Describing longstanding US-South Korea war games as “inappropriate” and “provocative,” and decrying the cost of the six-hour flight required for Guam-based bombers to participate, US President Donald Trump seemed to suggest he was ready to scrap them entirely as today’s historic US-North Korean summit came to an end in Singapore.
The suggestion was one of several nuggets not included in the official document signed by Trump and Kim Jong Un to emerge at a discursive hour-long press conference that included digs at past US administrations, a bizarrely propagandistic video that he repeatedly assured reporters North Korea loved, and plenty of self-assured bluster.
Citing Kim’s avowed “unwavering commitment to complete denuclearization,” Trump went so far as to say he believed Kim would start the process as soon as he landed back home. “I believe he will start this process right away,” he said.
Explaining exactly how the world will verify that is taking place or pinpointing any sort of timetable for those moves proved far trickier.
Denuclearization will come “As fast as it can be done scientifically. As fast as it can be done mechanically,” Trump explained at one point, letting reporters know that he “used to discuss nuclear” with an MIT professor uncle “all the time.”
Verification will, of course, be key to any deal given North Korea’s track record. A 1993 deal struck with the Clinton administration infamously saw billions in aid sent to the hermit kingdom in return for what ultimately proved to be nothing, as the regime had secretly maintained its nuclear program.
Kim Jong Un brought up that well-documented deception unprompted during their discussions today, according to Trump.
“In one case, they took billions of dollars and nothing happened. He brought it up to me,” Trump said, adding that Kim admitted his government had “never gone this far” before in negotiations.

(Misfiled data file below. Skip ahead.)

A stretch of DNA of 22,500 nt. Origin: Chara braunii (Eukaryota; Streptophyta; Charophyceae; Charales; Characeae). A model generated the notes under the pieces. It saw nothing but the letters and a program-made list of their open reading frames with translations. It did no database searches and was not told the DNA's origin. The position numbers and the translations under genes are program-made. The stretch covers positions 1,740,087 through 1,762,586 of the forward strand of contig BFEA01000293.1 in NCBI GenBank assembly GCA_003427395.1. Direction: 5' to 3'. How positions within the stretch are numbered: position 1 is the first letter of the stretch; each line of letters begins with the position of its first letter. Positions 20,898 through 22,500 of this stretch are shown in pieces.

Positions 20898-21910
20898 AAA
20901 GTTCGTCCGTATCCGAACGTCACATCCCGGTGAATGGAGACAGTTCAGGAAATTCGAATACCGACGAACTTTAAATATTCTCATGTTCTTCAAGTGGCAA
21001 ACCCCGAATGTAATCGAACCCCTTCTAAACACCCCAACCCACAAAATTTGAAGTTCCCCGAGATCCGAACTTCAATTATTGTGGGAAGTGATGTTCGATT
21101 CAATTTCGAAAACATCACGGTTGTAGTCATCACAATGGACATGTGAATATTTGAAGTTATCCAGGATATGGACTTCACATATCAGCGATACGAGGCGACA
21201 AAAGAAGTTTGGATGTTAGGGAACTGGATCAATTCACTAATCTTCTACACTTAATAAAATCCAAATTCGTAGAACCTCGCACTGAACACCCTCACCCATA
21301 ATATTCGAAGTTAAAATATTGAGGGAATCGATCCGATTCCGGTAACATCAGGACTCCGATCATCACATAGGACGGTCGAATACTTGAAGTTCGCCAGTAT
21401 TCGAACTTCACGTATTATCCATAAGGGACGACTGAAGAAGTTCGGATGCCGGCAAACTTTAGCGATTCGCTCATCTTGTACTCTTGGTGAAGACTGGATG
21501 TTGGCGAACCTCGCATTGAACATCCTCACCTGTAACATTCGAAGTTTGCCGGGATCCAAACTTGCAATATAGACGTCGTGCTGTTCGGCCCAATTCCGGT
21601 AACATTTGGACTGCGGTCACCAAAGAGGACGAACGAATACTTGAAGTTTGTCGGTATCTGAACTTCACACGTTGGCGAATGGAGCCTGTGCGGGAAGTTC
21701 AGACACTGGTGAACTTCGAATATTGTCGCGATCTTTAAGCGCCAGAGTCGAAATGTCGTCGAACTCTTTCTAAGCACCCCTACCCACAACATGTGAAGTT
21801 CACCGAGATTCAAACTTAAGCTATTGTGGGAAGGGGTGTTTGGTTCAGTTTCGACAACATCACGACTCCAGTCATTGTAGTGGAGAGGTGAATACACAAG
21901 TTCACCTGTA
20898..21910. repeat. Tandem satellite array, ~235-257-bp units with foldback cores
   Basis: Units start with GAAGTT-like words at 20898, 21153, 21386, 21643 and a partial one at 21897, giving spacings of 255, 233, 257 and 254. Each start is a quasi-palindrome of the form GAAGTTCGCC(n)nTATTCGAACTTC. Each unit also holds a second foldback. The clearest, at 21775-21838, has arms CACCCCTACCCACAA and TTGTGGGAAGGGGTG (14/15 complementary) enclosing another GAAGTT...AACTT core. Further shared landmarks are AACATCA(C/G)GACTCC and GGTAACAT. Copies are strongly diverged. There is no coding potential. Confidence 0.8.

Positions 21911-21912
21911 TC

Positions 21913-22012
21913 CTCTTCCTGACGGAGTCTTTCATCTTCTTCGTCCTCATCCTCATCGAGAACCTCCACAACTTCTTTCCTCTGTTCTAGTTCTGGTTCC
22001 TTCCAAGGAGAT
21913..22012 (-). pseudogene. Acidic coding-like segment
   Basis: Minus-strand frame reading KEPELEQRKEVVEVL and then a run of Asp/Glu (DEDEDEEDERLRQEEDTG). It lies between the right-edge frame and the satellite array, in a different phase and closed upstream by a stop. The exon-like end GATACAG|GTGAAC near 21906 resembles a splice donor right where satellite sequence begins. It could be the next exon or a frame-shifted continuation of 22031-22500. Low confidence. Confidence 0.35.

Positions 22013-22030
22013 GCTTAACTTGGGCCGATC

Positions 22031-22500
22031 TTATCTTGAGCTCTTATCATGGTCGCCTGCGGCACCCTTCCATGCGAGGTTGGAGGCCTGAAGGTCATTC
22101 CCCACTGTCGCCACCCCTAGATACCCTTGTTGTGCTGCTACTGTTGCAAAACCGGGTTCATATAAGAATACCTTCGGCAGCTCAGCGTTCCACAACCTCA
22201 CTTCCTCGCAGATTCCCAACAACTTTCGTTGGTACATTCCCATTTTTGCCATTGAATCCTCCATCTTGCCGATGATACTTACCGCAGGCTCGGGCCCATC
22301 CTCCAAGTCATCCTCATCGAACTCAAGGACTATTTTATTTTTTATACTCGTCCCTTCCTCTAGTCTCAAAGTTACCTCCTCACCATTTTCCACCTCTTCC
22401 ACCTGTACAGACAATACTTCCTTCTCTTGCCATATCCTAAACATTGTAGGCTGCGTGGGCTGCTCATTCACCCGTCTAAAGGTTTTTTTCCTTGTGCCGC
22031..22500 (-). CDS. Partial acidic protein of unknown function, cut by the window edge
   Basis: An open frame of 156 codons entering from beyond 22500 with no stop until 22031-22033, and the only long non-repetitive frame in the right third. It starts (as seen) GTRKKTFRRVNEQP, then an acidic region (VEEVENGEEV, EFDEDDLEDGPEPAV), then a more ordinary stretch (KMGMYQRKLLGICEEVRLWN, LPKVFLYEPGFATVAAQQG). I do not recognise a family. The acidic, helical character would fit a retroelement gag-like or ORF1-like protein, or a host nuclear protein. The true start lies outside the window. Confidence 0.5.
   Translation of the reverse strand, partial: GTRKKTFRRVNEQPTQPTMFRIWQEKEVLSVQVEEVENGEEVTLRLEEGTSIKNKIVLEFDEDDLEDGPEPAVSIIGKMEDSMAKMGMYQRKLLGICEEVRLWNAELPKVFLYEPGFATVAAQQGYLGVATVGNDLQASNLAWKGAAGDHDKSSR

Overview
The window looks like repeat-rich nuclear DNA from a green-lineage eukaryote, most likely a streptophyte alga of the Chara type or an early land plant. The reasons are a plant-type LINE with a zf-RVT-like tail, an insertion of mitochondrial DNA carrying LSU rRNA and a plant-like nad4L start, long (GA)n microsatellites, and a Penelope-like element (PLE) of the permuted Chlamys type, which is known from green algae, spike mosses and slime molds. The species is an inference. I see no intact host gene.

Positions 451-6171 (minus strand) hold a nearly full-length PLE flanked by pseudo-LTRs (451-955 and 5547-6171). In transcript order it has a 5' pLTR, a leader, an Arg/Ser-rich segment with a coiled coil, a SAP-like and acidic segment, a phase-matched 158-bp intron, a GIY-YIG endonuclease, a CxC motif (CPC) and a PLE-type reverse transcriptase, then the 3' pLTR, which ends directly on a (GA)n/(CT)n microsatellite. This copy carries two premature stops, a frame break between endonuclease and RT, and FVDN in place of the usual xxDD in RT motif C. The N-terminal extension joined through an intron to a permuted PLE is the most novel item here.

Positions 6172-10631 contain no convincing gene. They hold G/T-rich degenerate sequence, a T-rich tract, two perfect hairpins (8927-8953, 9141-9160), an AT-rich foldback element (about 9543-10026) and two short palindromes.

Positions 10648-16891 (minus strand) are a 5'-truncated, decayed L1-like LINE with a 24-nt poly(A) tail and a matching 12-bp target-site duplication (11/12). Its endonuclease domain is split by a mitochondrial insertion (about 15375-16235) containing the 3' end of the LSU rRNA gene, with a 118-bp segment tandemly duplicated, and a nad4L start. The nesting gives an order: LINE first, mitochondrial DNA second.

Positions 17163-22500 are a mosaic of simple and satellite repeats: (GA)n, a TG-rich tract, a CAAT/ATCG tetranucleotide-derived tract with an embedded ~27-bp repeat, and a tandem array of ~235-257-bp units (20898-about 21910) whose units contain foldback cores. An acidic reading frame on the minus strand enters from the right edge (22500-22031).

As to why such negotiations had never taken place before, Trump was quick to point to his own exceptional negotiating skills.
“Well, you have a different administration. you have a different president. We get it done. The other groups, maybe it wasn’t a priority,” he said in a clear dig at the Obama administration.
Trump also touted his dealmaking in securing the closure of a powerful “engine testing site” during negotiations, a concession not noted in the final, signed document.
“Do me a favor. Can you close it up?” he claimed to have asked.
That, apparently, was enough to do the trick.
Questions about human rights violations in North Korea, meanwhile, which were peppered throughout the lengthy press conference, were generally downplayed or swatted aside.
“The man you met today has killed family members, starved his own people, is responsible for the death of Otto Warmbier… why are you so comfortable calling him ‘very talented?’” asked an NBC reporter.
Trump responded by saying that Kim had proven himself very talented in the way he had been able to take over a country at just 26 years of age and “run it tough.” Oof.
The parents of Warmbier, meanwhile, who was returned to the US from North Korea in a vegetative state after being imprisoned for tearing down a political banner, were no doubt thrilled to discover their son “did not die in vain.”
Warmbier was repatriated back to the US in a coma after 17 months in captivity and died six days after his return.
“I think without Otto, (the summit) would not have happened,” Trump said, without condemning North Korea. “Special young man.”
While emphasizing that “nuclear is always #1 to me,” Trump assured reporters that he did discuss the matter of human rights abuses with Kim, and will be discussing it with him again in the future.
“It’s a rough situation over there, no doubt about it,” he said, before quickly adding “It’s rough in a lot of places, not just there.”
When asked about what he expects Kim to do about the human rights issue in North Korea, the answers quickly turned very vague.
“[The North Koreans] will be doing things. I think [Kim Jong Un] wants to do things,” Trump said.
“Things will be happening,” Trump assured another reporter who asked about North Korea’s harshly oppressed Christian population.
No further specifics were forthcoming, though the assurance of “things” happening on the human rights front was no doubt a great comfort to the estimated 200,000 people living in North Korea’s brutal gulag system, whom Trump took time to specifically mention.
“Not much I can do right now. I think at a certain point [Kim’s] going to do something about it,” the president said of the countless political prisoners.
“I think they are one of the great winners today — that large group of people that you’re talking about. I think ultimately they are going to be one of the great winners as a group.”